I originally was going to put a picture of my own navel here, but I just couldn’t bring myself to do that to ya. This pic is, according to wikipedia, the official representation of the human navel. So there you go. Okay, now look back over here.
Why a navel? Because I just stumbled upon yet another anti-skeuomorphic article by a designer. (Argh!) And if there was ever a fit of navel gazing in the design community, it is this one. The
funny sad thing is that even when we try to not gaze (as this fella is), we do it.
This article is so paradoxical. It says it is not anti-skeu, but the bulk of the article is critiquing just that. And in its critique of skeuomorphism, it makes the same mistakes it is critiquing. It dances around and even says some good things, but then falls into the same trap that those who use skeuomorphism as a way to show off do.
Great experiences are the sum of multiple factors. Any one thing being off can ruin the overall effect. Content and context, focus and environment: they’re inseparable and necessary parts of the whole experience.
Software experiences aren’t just software; they’re also about the device. Alan Kay was right: “People who are really serious about software should make their own hardware.” We can’t literally do that, but we can accept that the hardware is part of the user’s context when using our software. The two exist in symbiosis, to create the user’s context.
The first paragraph is spot on. The second one rapidly falls off the cliff. Hardware and software by no means “create the user’s context.” The user’s context is a function of many other things, such as physical environment, mental state, personal history/experiences, current desires, other people they are engaged with, time of day, and so on. But that’s not the real issue.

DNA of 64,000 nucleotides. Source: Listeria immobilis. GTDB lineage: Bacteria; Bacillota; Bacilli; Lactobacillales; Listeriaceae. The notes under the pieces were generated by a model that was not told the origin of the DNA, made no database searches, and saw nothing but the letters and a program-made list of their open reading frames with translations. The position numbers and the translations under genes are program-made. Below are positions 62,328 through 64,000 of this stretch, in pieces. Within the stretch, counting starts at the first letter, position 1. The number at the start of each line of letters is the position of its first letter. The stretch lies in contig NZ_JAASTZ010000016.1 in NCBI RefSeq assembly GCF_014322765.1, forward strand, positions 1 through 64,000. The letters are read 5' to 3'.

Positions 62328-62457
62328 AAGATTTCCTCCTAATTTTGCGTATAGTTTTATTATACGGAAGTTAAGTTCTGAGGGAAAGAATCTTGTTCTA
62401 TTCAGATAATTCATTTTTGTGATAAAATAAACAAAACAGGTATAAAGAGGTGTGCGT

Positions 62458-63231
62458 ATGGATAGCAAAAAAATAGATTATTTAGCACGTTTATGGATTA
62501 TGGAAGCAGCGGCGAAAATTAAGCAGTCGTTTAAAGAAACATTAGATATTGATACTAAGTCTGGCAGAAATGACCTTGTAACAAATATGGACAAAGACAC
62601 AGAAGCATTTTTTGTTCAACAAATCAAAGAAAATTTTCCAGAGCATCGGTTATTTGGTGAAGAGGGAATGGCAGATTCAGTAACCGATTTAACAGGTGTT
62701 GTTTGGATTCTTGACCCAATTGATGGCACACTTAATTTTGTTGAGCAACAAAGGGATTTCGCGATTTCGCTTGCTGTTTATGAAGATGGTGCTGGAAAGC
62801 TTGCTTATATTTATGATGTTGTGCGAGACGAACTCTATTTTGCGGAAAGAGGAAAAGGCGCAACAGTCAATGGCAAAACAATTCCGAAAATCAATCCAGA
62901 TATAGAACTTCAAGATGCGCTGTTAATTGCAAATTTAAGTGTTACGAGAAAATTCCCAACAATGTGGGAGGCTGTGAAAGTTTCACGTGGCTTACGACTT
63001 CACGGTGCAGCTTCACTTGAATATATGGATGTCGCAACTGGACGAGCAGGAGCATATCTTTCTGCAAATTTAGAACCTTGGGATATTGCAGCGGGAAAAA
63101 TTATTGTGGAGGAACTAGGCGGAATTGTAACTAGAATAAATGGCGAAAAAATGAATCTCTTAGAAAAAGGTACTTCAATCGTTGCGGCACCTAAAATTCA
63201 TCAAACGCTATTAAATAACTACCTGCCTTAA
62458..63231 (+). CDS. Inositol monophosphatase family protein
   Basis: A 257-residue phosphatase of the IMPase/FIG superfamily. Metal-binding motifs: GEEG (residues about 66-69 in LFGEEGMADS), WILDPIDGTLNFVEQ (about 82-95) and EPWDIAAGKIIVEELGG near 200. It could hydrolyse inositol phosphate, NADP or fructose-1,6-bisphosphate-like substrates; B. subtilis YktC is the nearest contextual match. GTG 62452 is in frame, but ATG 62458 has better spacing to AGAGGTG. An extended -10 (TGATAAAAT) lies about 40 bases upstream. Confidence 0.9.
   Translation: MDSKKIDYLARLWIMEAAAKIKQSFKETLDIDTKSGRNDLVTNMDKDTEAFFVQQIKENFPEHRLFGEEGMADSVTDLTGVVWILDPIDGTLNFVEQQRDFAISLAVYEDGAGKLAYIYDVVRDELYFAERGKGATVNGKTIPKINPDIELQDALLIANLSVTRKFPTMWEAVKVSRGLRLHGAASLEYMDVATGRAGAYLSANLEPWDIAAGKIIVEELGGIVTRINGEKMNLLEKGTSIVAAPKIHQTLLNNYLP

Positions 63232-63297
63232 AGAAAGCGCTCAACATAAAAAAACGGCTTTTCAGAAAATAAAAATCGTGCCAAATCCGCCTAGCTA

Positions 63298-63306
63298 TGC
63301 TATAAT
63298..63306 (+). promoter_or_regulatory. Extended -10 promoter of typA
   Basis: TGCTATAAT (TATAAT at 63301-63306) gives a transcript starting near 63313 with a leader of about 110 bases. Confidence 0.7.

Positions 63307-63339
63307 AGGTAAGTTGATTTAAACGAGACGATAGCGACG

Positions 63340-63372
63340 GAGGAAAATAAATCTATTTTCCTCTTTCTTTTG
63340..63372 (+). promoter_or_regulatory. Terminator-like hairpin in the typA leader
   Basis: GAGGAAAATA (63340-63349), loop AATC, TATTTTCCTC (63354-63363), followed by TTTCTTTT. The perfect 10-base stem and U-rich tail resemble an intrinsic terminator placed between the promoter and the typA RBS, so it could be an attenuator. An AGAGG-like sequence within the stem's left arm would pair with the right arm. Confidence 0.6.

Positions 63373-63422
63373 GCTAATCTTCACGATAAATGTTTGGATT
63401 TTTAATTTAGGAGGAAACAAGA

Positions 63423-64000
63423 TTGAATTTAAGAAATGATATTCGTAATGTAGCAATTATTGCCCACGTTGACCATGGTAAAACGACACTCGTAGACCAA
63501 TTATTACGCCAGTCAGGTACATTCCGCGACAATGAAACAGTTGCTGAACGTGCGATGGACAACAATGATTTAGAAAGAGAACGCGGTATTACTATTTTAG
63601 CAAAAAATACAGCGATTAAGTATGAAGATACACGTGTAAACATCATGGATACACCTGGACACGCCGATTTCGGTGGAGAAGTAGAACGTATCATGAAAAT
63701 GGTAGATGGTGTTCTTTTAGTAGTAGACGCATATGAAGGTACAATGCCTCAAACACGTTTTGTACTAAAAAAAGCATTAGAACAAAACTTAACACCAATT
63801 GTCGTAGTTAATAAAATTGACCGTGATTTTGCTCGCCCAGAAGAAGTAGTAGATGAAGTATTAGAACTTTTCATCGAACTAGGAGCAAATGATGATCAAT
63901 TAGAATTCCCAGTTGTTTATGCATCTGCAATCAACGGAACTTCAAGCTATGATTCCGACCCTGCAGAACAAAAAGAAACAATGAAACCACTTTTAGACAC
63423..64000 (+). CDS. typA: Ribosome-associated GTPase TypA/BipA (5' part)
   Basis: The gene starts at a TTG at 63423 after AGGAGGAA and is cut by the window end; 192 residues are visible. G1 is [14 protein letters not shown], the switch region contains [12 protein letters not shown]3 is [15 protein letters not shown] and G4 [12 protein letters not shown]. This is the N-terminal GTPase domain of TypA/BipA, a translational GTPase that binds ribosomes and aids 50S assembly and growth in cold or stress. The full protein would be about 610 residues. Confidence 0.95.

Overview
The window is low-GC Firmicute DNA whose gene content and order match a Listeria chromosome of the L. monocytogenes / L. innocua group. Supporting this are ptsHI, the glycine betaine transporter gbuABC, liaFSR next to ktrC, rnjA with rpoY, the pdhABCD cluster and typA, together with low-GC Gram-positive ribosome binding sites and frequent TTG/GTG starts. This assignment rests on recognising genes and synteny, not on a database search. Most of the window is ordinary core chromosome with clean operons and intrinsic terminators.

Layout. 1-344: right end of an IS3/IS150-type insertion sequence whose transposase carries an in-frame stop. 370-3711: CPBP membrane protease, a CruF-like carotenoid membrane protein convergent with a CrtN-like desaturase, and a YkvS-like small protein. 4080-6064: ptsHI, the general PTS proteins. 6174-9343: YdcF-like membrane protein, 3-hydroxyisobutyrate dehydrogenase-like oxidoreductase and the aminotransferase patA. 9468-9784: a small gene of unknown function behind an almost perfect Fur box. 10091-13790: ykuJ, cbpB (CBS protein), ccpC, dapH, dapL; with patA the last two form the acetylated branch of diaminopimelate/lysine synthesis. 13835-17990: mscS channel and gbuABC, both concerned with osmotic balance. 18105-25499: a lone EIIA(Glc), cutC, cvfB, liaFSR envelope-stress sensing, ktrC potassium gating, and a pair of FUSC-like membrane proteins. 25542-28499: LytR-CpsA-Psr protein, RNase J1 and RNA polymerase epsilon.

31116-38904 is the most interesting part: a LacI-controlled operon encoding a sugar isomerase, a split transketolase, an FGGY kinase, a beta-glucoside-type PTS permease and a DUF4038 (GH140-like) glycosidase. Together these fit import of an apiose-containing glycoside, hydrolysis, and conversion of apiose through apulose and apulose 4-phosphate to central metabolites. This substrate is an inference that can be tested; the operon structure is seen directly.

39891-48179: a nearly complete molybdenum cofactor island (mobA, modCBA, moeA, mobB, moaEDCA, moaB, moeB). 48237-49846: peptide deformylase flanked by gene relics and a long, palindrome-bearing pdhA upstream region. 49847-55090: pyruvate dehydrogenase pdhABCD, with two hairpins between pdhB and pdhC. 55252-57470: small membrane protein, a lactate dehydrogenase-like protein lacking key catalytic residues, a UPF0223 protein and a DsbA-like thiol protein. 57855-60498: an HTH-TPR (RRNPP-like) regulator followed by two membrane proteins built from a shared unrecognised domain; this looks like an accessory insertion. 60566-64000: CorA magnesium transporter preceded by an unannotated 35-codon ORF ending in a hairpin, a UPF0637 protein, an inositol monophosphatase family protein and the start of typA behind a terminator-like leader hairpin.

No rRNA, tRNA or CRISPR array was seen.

The real issue is there seems to be an underlying mentality here that is problematic, one that does lip service to the human experience with designed things while fetishizing the designed things themselves–in this case software (and/or hardware together). When the designer’s focus is still the object–the thing we are designing, whether that is software or something physical–then we still have a case of tail wagging.
When it comes to a question of tail wagging, it is no different to expend your designer expertise and effort to create a thing that is “true” to its medium than it is to expend that expertise and energy to create a thing that mimics something in a different medium. Both are subject to the same navel-gazing dangers because both are fundamentally focused on designing a thing according to some designer-appreciated principle. If in the past designers looked down on each other because a design wasn’t skeuomorphic, today they look down on each other if a design isn’t minimalist. You can just as easily show off how properly minimalist your design is as you can how skeu it is. In both cases, the focus is on things and designers’ pride in having designed those things.